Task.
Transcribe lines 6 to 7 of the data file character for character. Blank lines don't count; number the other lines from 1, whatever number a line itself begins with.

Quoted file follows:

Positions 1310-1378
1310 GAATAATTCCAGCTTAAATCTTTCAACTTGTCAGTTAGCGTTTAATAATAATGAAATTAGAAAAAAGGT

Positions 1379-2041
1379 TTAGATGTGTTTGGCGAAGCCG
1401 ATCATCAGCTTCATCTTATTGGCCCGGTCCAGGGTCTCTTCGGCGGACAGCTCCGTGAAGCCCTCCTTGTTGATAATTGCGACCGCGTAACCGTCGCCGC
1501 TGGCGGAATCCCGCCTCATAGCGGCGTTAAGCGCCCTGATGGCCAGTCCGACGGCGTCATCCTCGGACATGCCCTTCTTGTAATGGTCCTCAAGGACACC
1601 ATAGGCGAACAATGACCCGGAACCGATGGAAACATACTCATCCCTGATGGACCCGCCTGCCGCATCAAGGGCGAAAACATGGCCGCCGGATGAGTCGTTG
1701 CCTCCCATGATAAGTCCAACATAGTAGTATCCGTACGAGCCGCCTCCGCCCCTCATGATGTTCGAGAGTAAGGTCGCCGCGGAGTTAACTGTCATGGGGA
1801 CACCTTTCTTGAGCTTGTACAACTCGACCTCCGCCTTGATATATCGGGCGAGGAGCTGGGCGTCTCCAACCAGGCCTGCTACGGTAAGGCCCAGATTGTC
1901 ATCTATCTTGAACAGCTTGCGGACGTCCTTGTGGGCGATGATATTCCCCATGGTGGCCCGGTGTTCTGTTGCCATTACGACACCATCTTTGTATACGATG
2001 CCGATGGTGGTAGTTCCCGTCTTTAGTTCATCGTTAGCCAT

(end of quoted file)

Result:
1501 TGGCGGAATCCCGCCTCATAGCGGCGTTAAGCGCCCTGATGGCCAGTCCGACGGCGTCATCCTCGGACATGCCCTTCTTGTAATGGTCCTCAAGGACACC
1601 ATAGGCGAACAATGACCCGGAACCGATGGAAACATACTCATCCCTGATGGACCCGCCTGCCGCATCAAGGGCGAAAACATGGCCGCCGGATGAGTCGTTG